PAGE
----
Moderate and hardliner vie for French right nomination

Paris (AFP) – France's conservative party on Saturday chooses between the moderate chief of the Paris region and a hardline MP with controversial views on immigration to challenge President Emmanuel Macron next year, a pick that will likely have major influence on the shape of the campaign.


Members of The Republicans are facing a relatively stark choice between Ile-de-France chief Valerie Pecresse, who would be the party's first-ever female presidential candidate and presents herself as a voice of moderation, and Eric Ciotti, whose views often reflect those of the far-right.

They made the run-off after the first round of voting earlier this week upended expectations, with the favourites ex-minister Xavier Bertrand and former EU Brexit negotiator Michel Barnier both knocked out.

Predictions are fraught with uncertainty as there has been no polling among the almost 140,000 party members who will pick the candidate. But analysts say Pecresse has the edge after both Barnier and Bertrand pledged her their support after losing.

The result is being keenly watched by the Elysee.

While all opinion polls have predicted centrist Macron should win the election, the emergence of a strong candidate on the traditional right who gains momentum during the campaign would be a major factor.

The campaign has so far been waged on the right, with Macron's government ticking rightwards over the last months with tough rhetoric on immigration and preserving France's secular system.

The Republicans failed to make the run-off in 2017, after its candidate Francois Fillon was felled by a graft scandal.

But the party, out of power since 2012, makes much of its status as the inheritor of the presidencies of Nicolas Sarkozy and Jacques Chirac as well as postwar leader Charles de Gaulle.

The winner will be announced at 1330 GMT by party leader Christian Jacob, half an hour after the electronic voting closes.

'I can beat Macron'

Pecresse is betting that rightwing voters are ready for her brand of conservatism that focuses on economic rigour as much as law and order concerns.

She has promised to "restore French pride" with a programme of budget cuts, immigration curbs, a defence of "family values" and a crackdown on crime and insecurity.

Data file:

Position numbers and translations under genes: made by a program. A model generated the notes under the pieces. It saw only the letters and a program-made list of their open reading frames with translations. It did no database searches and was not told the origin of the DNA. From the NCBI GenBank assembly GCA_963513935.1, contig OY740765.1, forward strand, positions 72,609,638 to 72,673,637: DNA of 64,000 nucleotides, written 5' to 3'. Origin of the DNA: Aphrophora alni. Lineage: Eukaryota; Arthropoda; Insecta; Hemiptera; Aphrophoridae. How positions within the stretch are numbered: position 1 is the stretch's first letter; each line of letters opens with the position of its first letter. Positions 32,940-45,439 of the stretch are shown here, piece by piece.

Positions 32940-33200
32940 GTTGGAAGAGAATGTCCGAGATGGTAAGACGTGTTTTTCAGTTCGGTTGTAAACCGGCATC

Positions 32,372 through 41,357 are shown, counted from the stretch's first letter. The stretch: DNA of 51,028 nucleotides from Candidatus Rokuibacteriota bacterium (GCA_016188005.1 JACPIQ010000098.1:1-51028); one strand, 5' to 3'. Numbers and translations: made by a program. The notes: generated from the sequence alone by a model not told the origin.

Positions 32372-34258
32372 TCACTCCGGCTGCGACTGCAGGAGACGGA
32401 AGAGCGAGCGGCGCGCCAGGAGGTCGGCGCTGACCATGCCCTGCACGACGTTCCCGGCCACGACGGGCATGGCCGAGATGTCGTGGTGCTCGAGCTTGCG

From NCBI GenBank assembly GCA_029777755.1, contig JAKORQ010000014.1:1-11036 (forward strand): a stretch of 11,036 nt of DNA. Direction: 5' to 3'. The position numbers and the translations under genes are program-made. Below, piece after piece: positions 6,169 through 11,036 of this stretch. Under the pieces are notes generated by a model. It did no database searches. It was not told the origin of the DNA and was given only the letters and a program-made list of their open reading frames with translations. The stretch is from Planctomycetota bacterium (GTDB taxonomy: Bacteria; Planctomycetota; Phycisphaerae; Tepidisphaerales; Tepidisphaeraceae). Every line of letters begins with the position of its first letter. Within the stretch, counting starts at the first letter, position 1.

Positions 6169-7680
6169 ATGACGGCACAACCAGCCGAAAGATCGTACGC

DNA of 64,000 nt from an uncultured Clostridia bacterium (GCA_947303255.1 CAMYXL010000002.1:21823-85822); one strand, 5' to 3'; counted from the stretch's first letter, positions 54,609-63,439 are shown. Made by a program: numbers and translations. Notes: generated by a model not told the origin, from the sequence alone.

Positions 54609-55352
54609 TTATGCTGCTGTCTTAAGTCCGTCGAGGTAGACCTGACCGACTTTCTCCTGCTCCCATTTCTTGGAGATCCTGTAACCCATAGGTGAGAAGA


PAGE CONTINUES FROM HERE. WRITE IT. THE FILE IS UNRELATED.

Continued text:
"I bring a programme of real change as France has no more time to lose after Macron's term which has damaged and divided France so much," Pecresse said after making the second round.

"I am the only person who can beat Emmanuel Macron. I am a woman who wins and acts," she added.

Ciotti, meanwhile, has long argued for radical policy "disruptions" to protect a France he deems at risk of losing its identity from immigration and economic decline.

'French Guantanamo'

Vowing to crack down on insecurity and the Islamist jihadist attacks that have rocked the country in recent years, Ciotti has warned of a "war of civilisations" and promises a "French Guantanamo" to hold suspected terrorists.

His rhetoric has sometimes echoed that of the far-right pundit Eric Zemmour, who declared his candidacy this week. Ciotti said he would vote for Zemmour in a run-off against Macron.

The announcement of the Republicans candidate will mean that the main contours for the April 2022 election are largely set.

Macron has yet to declare but it widely expected to seek re-election. Analysts believe he may wait several more weeks before showing his hand to stay above the fray of day-to-day politics.

His main rival in the 2017 election, far-right leader Marine Le Pen is standing again, while Zemmour's candidacy is a wild card move that could yet have a major impact or simply fizzle out.

The left remains mired in disunity and communication problems, with the campaigns of the Socialist candidate, Paris mayor Anne Hidalgo, and Green candidate Yannick Jadot failing to make an impact. Both risk being outpolled by far-left leader Jean-Luc Melenchon.